Hate Crimes Bill Becomes an Amendment

Unsure about prospects on passing the Local Law Enforcement Hate Crimes Prevention Act as a stand-alone bill, proponents intend to attach it as an amendment to the Department of Defense Authorization bill. As I have said previously, this bill is an affront to federalism and counterproductive hater-aid.

Federal Criminal Law Power Grab

This legislation awards grants to jurisdictions for the purpose of combating hate crimes. It also creates a substantive federal crime of violent acts motivated by the “actual or perceived religion, national origin, gender, sexual orientation, gender identity, or disability of any person.”

This is a federalization of a huge number of intrastate crimes. It is hard to imagine a rape case where the sex of the victim is not an issue. The same goes for robbery - why grab a wallet from someone who can fight back on equal terms when you can pick a victim who is smaller and weaker than you are?

This would be different if this were a tweak to sentencing factors.

If this were a sentence enhancement on crimes motivated by racial animus - a practice sanctioned by the Supreme Court in Wisconsin v. Mitchell - then it would be less objectionable if there were independent federal jurisdiction.

Thing is, the federal government has already done this, with the exception of gender identity, with the Federal Sentencing Guidelines (scroll to page 334 at the link):

If the finder of fact at trial or, in the case of a plea of guilty or nolo contendere, the court at sentencing determines beyond a reasonable doubt that the defendant intentionally selected any victim or any property as the object of the offense of conviction because of the actual or perceived race, color, religion, national origin, ethnicity, gender, disability, or sexual orientation of any person, increase by 3 levels.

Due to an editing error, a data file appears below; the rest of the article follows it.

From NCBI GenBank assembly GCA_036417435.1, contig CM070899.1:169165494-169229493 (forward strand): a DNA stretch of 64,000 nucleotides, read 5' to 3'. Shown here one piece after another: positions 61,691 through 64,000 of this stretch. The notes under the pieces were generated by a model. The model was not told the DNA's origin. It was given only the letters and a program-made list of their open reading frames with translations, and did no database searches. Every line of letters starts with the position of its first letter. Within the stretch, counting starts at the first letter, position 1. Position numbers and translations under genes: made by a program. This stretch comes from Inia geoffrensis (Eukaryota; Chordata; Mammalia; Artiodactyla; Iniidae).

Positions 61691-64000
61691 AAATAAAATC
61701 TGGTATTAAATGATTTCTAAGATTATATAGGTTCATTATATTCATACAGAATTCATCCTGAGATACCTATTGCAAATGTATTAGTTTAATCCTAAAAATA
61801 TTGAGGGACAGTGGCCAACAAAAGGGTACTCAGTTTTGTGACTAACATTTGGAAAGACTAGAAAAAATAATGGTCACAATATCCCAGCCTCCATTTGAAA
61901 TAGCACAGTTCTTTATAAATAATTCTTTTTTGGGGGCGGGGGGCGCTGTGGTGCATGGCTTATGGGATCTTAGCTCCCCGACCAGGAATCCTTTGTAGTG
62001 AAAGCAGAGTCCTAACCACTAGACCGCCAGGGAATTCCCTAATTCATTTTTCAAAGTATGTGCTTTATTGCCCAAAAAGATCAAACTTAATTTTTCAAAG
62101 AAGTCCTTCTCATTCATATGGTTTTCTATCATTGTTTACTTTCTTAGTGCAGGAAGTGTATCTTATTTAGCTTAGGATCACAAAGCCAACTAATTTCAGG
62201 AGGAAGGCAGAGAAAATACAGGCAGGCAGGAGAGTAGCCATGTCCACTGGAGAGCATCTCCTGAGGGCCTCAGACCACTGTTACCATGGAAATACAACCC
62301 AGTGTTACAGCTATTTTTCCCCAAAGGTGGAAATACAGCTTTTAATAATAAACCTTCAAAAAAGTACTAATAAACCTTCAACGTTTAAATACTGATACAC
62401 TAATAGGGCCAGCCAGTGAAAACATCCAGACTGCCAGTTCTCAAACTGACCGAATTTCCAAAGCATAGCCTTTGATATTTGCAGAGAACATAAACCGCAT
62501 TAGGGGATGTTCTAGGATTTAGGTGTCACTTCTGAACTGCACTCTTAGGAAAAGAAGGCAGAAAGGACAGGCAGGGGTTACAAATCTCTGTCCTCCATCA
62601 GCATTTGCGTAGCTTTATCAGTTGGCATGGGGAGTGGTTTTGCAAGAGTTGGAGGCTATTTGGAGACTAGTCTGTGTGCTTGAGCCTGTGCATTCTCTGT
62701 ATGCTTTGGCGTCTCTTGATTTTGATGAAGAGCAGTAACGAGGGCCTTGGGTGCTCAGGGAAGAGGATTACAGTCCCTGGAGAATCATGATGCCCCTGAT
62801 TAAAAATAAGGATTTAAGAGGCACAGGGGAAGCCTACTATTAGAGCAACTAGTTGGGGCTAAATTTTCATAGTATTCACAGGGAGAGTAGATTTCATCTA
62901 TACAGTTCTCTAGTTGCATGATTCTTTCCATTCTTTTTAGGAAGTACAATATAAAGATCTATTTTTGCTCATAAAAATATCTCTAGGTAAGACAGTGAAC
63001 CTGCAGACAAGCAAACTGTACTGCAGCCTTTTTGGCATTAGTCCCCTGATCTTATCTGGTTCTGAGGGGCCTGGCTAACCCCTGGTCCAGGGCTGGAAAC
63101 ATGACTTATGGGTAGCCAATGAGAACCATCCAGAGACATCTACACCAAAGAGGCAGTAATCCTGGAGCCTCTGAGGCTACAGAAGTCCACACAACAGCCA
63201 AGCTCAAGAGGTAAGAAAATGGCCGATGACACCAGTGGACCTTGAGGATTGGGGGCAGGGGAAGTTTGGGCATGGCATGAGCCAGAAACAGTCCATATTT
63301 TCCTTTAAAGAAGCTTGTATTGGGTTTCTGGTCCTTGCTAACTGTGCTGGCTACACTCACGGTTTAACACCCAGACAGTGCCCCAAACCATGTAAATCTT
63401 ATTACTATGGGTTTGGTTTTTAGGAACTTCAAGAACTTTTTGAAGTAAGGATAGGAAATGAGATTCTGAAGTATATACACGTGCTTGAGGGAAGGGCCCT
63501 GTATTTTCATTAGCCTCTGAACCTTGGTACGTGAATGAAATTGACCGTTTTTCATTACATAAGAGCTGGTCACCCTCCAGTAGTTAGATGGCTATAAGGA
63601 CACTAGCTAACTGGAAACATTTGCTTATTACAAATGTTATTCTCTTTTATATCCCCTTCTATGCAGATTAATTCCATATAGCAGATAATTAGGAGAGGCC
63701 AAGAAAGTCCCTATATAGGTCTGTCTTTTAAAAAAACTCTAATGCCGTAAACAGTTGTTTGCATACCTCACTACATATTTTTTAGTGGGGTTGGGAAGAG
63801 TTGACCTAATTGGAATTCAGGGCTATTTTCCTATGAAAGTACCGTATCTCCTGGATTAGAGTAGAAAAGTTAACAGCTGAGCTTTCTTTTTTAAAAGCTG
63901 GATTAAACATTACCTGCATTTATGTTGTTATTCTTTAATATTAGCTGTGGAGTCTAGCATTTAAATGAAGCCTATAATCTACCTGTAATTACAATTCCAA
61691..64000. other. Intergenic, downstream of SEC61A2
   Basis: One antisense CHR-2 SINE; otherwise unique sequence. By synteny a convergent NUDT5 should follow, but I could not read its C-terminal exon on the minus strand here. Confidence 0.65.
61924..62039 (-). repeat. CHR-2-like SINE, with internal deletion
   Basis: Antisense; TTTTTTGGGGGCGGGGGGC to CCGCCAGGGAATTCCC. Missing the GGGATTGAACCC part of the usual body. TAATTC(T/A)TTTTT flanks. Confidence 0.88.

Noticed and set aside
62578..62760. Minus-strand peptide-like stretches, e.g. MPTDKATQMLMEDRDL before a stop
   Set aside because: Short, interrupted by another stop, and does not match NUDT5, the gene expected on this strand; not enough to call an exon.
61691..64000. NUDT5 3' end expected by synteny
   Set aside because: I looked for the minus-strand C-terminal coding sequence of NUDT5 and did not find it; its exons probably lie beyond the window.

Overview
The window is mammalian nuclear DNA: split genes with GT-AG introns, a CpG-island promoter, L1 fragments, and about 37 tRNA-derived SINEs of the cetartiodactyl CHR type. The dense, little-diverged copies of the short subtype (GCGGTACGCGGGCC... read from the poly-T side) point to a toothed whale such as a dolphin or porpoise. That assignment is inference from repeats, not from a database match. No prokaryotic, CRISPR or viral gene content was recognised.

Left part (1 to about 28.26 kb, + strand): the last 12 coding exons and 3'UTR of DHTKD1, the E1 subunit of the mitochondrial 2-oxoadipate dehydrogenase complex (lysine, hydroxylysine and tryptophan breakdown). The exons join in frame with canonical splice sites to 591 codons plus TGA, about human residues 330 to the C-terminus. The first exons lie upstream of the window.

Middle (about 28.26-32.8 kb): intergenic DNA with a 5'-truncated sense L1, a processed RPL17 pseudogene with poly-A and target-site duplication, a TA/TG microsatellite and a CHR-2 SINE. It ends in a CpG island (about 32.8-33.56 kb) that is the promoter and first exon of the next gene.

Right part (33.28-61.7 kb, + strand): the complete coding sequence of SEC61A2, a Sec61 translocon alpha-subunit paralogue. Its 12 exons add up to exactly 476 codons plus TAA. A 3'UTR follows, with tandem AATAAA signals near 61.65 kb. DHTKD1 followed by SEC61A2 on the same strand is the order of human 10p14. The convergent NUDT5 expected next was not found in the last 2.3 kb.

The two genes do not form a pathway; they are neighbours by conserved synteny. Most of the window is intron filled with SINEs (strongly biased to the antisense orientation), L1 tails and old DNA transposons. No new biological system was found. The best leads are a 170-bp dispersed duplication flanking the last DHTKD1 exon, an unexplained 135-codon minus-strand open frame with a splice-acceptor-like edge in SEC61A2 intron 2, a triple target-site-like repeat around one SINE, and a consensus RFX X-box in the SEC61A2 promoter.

The contrast between a sentence enhancement and a substantive crime gives us an honest assessment of what Congress is doing - federalizing intrastate acts of violence.

If Congress were to pass a law prohibiting the use of a firearm or any object that has passed in interstate commerce to commit a violent crime, it would clearly be an unconstitutional abuse of the Commerce Clause.

Minus the hate crime window dressing, that is exactly what this law purports to do.

What this really amounts to is a power grab - giving the federal government power to try or re-try violent crimes that are purely intrastate. Just as the Supreme Court invalidated the Gun Free School Zones Act in United States v. Lopez because it asserted a general federal police power, this law should be resisted as a wholesale usurpation of the states’ police powers.

The act also essentially overrules United States v. Morrison, where the Court overruled a federal civil remedy for intrastate gender-motivated violence. Forget a civil remedy; while we’re re-writing the constitution through the Commerce Clause let’s get a criminal penalty on the books.

Trials as Inquisitions